Sykes appeals to Kasich for state agencies to join anti-bias discussion

Asks governor to bring state heads to mediation table in civil rights investigation

COLUMBUS— State Rep. Emilia Strong Sykes (D-Akron) recently sent a letter* to Gov. John Kasich asking him to bring his administration to the mediation table to resolve her Ohio Civil Rights Commission investigation into reported discrimination and bias surrounding Statehouse security practices.

“You frequently talk about bringing people together to solve problems and making sure our actions reflect our American values of equality and fairness,” Sykes wrote to Kasich. “I appeal to you in an effort to gain your assistance in bringing your Department of Public Safety and Department of Administrative Services to the mediation table with me and the Ohio Civil Rights Commission to resolve experiences of gender discrimination and racial bias in Statehouse security practices.”

Sykes noted that she has tried working with Kasich’s director of public safety, Col. John Born, to resolve her and others’ complaints, but that the agency and the State Highway Patrol have yet to even acknowledge the issues, let alone issue an apology.

“After a lot of thought, prayer and reflection, I felt I had no choice but to file a civil rights violation complaint after numerous meetings with Public Safety and the patrol went nowhere,” Sykes continued in the letter. “Now, we are faced with a unique opportunity to bring all responsible parties together around one table to reflect on these instances of discrimination and bias to ensure nobody is ever treated this way by a state agency or officer again.”

In position statements filed with the Ohio Civil Rights Commission on Aug. 16, all agencies denied a request for mediation, prompting a full investigation by the commission. Sykes says there is still time to reverse course and come together.

“I respectfully urge you to compel your DPS director and DAS director to reconsider mediation. Not only would this avenue save taxpayers significant time and money by sidestepping a full OCRC investigation, but by working together we can build long-lasting results and a deeper understanding of each other to make sure everyone feels welcome in our state,” Sykes concluded in the letter.

If Your Boss Makes Millions, It’s Not Because of the ‘Market’

On average, America’s CEOs make 312 times what their workers take home — and that has nothing to do with supply and demand.

By Sam Pizzigati | August 22, 2018

Back in 1999, no executive personified the soaring pay packages of America’s CEOs more than Jack Welch at General Electric. Welch took home $75 million that year.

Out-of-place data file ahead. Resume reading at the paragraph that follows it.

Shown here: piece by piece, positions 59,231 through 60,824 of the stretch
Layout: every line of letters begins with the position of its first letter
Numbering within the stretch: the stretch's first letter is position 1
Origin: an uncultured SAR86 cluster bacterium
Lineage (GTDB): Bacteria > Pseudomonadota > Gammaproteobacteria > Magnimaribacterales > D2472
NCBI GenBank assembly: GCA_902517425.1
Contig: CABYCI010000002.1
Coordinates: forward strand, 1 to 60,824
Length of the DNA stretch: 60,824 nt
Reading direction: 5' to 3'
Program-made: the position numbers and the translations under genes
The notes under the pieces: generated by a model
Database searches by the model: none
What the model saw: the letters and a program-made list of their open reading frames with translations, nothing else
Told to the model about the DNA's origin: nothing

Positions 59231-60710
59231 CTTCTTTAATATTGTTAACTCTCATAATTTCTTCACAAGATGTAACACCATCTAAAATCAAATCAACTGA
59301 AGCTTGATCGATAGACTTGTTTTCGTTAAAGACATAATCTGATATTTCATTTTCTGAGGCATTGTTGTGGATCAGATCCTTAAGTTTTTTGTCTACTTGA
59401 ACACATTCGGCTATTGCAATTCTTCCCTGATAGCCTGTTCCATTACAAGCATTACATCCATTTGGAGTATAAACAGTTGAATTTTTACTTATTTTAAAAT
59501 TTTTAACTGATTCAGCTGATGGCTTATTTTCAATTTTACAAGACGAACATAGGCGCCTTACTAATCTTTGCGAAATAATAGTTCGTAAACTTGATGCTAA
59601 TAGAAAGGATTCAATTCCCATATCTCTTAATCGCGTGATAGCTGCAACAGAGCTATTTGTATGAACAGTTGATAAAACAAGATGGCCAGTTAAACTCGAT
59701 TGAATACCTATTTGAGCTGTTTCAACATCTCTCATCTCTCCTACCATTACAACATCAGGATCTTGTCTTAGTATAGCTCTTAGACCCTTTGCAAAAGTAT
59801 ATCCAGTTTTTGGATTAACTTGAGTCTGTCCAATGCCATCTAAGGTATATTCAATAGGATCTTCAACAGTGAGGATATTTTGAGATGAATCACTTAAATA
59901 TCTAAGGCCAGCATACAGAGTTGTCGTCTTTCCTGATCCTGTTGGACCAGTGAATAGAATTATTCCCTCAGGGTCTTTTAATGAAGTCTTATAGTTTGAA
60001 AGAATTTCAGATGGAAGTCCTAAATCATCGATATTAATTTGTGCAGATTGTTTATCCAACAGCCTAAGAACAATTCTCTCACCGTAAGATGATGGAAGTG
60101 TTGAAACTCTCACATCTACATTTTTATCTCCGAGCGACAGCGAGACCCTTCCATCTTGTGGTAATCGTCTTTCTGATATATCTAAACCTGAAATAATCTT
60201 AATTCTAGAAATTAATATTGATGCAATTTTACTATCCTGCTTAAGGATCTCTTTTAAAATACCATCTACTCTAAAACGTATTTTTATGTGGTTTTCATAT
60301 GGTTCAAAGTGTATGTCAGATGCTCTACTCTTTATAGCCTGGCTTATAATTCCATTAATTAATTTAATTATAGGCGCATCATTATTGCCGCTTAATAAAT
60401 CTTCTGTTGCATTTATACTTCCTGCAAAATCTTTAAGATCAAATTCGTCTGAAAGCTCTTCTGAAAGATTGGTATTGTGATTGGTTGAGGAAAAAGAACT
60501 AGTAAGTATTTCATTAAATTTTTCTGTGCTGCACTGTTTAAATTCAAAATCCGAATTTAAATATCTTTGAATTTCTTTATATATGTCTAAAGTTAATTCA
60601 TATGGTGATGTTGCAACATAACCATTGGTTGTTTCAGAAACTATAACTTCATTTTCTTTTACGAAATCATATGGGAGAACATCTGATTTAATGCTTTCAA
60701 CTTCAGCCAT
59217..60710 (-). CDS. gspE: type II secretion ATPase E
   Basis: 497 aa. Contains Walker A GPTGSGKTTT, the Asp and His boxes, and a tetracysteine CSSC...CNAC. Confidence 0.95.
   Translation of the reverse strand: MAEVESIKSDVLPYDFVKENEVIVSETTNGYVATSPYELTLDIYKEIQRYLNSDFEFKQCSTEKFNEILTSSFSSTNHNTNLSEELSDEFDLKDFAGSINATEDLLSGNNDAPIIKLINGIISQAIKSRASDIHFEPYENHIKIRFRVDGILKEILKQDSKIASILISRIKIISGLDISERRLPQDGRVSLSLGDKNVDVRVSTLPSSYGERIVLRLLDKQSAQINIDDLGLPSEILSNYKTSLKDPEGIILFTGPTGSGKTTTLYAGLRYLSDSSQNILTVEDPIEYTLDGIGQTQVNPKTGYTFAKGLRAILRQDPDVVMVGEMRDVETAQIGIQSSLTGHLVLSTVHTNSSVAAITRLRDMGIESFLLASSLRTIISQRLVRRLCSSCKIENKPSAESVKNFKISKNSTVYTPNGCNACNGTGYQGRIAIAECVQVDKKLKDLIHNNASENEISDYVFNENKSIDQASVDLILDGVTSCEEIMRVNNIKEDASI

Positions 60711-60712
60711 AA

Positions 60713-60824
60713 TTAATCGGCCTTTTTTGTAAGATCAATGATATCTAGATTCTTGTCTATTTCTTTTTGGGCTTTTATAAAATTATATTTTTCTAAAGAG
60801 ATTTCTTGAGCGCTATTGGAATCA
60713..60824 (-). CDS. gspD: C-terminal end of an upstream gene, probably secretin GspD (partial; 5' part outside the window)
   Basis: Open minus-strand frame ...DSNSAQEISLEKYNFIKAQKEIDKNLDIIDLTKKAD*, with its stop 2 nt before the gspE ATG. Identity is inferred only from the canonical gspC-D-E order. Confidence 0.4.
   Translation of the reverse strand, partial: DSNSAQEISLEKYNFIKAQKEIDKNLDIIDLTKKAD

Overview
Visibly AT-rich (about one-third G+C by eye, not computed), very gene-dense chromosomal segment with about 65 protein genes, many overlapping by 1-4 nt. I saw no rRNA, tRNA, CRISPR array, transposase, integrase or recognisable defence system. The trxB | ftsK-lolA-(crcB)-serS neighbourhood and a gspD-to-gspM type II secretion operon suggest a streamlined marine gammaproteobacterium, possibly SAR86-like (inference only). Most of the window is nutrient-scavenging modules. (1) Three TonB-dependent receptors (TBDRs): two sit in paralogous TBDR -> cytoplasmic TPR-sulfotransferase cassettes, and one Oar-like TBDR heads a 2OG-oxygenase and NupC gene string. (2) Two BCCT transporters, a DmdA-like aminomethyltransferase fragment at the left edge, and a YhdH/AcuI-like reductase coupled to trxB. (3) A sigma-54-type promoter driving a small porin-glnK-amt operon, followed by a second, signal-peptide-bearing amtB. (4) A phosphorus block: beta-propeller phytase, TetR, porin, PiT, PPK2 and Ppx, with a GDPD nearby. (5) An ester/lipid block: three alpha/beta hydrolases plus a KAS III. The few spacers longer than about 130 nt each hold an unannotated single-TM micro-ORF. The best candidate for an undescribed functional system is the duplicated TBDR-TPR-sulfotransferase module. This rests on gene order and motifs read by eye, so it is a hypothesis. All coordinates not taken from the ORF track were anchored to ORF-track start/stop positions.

Welch credited that exorbitant salary not to his own genius, but to the genius of the free market.

“Is my salary too high?” mused Welch. “Somebody else will have to decide that, but this is a competitive marketplace.”

Translation: “I deserve every penny. The market says so.”

Top executives today are doing even better. In 1999, the Economic Policy Institute reports, CEOs at the nation’s 350 biggest corporations pocketed 248 times the pay of average workers in their industries. Top execs last year averaged 312 times more.

Why? Like Welch a generation ago, today’s CEOs point to the market.

As the University of Chicago’s Steven Kaplan puts it, “The market for talent puts pressure on boards to reward their top people at competitive pay levels in order to both attract and retain them.”

In the world of CEO cheerleaders like Kaplan, corporate boards simply pay their execs what the impartial, unbiased market — supply and demand — says they deserve. If they don’t, they risk losing talent.

But do corporations really face a shortage of qualified CEOs?

In fact, Corporate America has never had more talent to choose from to run their multi-billion-dollar companies. America’s graduate schools of business have been graduating, year after year, thousands of rigorously trained executives.

The Tuck School of Business at Dartmouth boasts an alumni network over 10,000 strong. MBAs in the equally prestigious Harvard Business School alumni network total over 46,000. Several hundred thousand more execs have been trained at America’s other top-notch business schools.

Let’s assume, conservatively, that only 1 percent of the alumni from the “best” business schools have enough skills and experience to run a big-time corporation. Even that would give Fortune 500 companies looking for a new CEO several thousand qualified candidates.

That’s not even counting the grads from business schools abroad. INSEAD, perhaps the most prominent of these international schools, now has over 56,000 active alumni. In our celebrated “globalized” economy, executives from elsewhere in the world constitute a huge new pool of talent for American corporations.

By classic market logic, any competition between highly paid American executives and equally qualified but more modestly paid international executives ought to end up lowering, not raising, the higher pay rates in the United States. Yet American executives take home over triple the pay of execs in America’s peer nations.

In short, we have a situation that the “market” doesn’t explain. In the executive talent marketplace, American corporations face plenty, not scarcity — yet the going rate for American executives keeps rising.

Simply put, markets don’t set executive pay.

“CEOs who cheerlead for market forces wouldn’t think of having them actually applied to their own pay packages,” as commentator Matthew Miller has noted in the Los Angeles Times. “The reality is that CEO pay is set through a clubby, rigged system in which CEOs, their buddies on board compensation committees, and a small cadre of lawyers and ‘compensation consultants’ are in cahoots to keep the millions coming.”